If there are any lingering preconceptions that skateboarding is a “boys sport”, they’re set to be dispelled at the Olympics 2020, where Team GB is sending two world-class teenage skateboarders.
Sky Brown will become Team GB’s youngest ever summer Olympian, aged 13 years and 11 days when she competes in Tokyo. She will be joined by her teammate, 14-year-old Bombette Martin.
Both teenagers will be making history in the sport, as skateboarding makes its debut on the Olympic stage.
We enjoyed an exclusive catch-up with Sky Brown on the Olympics as part of our Big RT Interview series. She is not at Tokyo to make up the numbers, she’s there to win, and already ranks third in the world for her event.
RadioTimes.com brings you up to speed with everything you need to know about skateboarding at the 2020 Olympic Games in Tokyo in the summer of 2021.
When is skateboarding at the Olympics?
The skateboarding street competition runs between Sunday 25th July until Monday 26th July.
If you’re keen to see Sky and Bombette in action, you’ll have to wait until the skateboarding park event which takes place on Wednesday 4th August and Thursday 5th August.
Check out our guide on how to watch Olympics 2020 or see Olympics on TV today for more details, timings, and exclusive expert analysis from some of the biggest names in world sport over the coming weeks.
Sir Chris Hoy, Beth Tweddle, Rebecca Adlington, Matthew Pinsent and Dame Jess Ennis-Hill are among the stars we have to being their esteemed opinions, so don’t miss what they have to say.
Find out how you can watch the Tokyo 2020 Olympics closing ceremony.
When did skateboarding become an Olympic sport?
Skateboarding will make its debut on the Olympic stage for the first time this year at the Tokyo Olympics, held in 2021.
Which Team GB athletes are in Tokyo?
Skateboarders Sky Brown and Bombette Martin will compete as part of Team GB at the Tokyo Olympics.
James Hope-Gill, CEO at Skateboard GB said, “We are so excited to see two GB skateboarders qualify for the Games. Both girls have such amazing talent and are an inspiration to other skateboarders out there, showing people that anything is possible, no matter your age.
“Over the last two years we have worked with Sky and Bombette to help them with their preparations and today’s announcement shows how their hard work has paid-off. We wish them the best of luck”.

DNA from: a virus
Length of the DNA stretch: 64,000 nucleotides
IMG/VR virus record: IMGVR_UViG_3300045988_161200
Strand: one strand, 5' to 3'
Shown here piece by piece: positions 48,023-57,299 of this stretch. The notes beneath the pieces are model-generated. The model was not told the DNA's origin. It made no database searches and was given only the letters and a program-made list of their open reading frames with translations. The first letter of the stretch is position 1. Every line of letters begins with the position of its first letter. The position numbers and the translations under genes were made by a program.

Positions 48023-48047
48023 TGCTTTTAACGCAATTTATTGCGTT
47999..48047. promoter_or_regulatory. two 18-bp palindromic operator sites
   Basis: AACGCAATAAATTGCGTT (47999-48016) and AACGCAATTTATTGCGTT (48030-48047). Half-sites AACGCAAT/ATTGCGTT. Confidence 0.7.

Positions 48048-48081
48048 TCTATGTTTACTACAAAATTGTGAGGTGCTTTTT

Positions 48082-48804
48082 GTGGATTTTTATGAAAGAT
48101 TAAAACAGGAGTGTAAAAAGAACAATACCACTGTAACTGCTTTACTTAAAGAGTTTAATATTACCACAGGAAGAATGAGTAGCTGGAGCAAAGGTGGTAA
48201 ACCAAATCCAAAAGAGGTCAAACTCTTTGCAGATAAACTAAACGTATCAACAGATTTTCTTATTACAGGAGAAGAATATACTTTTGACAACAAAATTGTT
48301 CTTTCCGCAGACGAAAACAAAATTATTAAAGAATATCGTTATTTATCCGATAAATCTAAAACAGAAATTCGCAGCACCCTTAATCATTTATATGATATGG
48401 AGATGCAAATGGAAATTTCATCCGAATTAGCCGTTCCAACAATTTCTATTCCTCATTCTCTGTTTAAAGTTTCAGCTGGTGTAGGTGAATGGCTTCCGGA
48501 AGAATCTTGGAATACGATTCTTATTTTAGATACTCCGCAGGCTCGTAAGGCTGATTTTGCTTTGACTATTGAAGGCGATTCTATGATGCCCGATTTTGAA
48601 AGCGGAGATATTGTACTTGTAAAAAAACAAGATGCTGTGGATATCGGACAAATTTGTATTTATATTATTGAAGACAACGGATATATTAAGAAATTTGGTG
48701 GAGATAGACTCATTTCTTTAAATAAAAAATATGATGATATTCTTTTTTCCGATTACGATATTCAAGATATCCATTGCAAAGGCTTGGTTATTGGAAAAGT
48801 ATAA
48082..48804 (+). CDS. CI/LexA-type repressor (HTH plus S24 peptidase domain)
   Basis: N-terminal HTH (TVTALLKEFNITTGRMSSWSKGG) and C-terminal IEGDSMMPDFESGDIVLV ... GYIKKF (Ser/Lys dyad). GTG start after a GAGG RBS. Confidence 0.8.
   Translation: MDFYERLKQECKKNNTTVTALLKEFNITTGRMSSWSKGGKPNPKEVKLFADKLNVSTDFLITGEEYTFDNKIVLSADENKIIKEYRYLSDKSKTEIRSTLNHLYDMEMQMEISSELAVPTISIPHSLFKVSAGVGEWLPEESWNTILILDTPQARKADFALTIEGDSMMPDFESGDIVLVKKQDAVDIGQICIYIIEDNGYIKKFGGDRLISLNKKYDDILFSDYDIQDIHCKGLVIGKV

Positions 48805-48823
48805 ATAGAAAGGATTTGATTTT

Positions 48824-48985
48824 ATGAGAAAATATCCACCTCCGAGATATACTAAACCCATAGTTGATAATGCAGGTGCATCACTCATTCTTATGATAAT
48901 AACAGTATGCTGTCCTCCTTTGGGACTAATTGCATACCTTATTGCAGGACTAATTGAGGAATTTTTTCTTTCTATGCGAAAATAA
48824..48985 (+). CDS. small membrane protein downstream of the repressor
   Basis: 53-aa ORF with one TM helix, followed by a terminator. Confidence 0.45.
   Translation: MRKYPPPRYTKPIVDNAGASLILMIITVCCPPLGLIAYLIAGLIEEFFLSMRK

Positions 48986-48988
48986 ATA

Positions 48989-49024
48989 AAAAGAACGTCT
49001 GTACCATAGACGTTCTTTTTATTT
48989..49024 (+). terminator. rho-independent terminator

Announcing our first ever #TeamGB skateboarding team— Team GB (@TeamGB) July 1, 2021
Congrats to Sky Brown and Bombette Martin who will compete in Tokyo! 🇯🇵🛹
Proudly supported by @haven #Skateboarding #Olympics pic.twitter.com/jTd3dUY6tF
How to qualify for skateboarding
Sky Brown and Bombette Martin qualified for the Tokyo Olympics during the World Skate qualification season.
Brown and Martin qualified in third and 18th position respectively.
What is the difference between park and street skateboarding?
There are two disciplines in skateboarding: park (which Team GB athletes Brown and Martin specialise in), and street.
Street skateboarding sees competitors skate within public spaces, incorporating the likes of handrails, stairs, street bins and park benches as part of their routines.
Meanwhile, park skateboarding sees competitors skate in specially designed skate parks on smooth, steeply sloping bowls.
Brown and Martin will be judged on their tricks, and on the originality of their skateboarding.
We chatted to extreme sports commentator Ed Leigh who will be live at the Olympics for BBC about each event.
EL: With the parks, there’s no uniform setup. You’ll see similar obstacles, but every course is different.
For the Olympics, they would like to make a statement with these courses, and they are built bigger and more challenging than anywhere else. Certainly, that’s been the case for all of the other action sport courses we’ve seen at the Winter Olympics and I don’t see them changing that for the summer.
The park courses are brilliant. They’re based around that early, transitional curved wall that were found in empty swimming pools in California in the early 70s during the drought, although that has evolved. The speed and power that the skaters can create in these bowls is phenomenal.
You’ll see people boosting anywhere up to 10 feet out of the top of these. The margin for error, if you get it wrong, you’ve got about 15-20 centimetres to play with. It’s a bit like driving a car really fast down a narrow road, the faster you go, the narrower the road seems to get.
EL: The street course emulates what you’d find in any city centre. You have anywhere between 10 and 12 sets of stairs with handrails down them – those are primarily where the big points will be scored. It’ll be probably a drop of around 10 feet down there and that’s one of the big showcases, but then you’ll have more gentle banks, ledges, rails, gaps that the skaters can use.
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All skateboarding has a very strong core of creativity to it. The way the riders use the those parts is part of the scoring in themselves; technology has actually fed into reality.
Computer games have actually fed into what kids think is possible and over the last 10 years we’ve seen tricks that look exactly like they’ve come off Tony Hawk Pro Skater.
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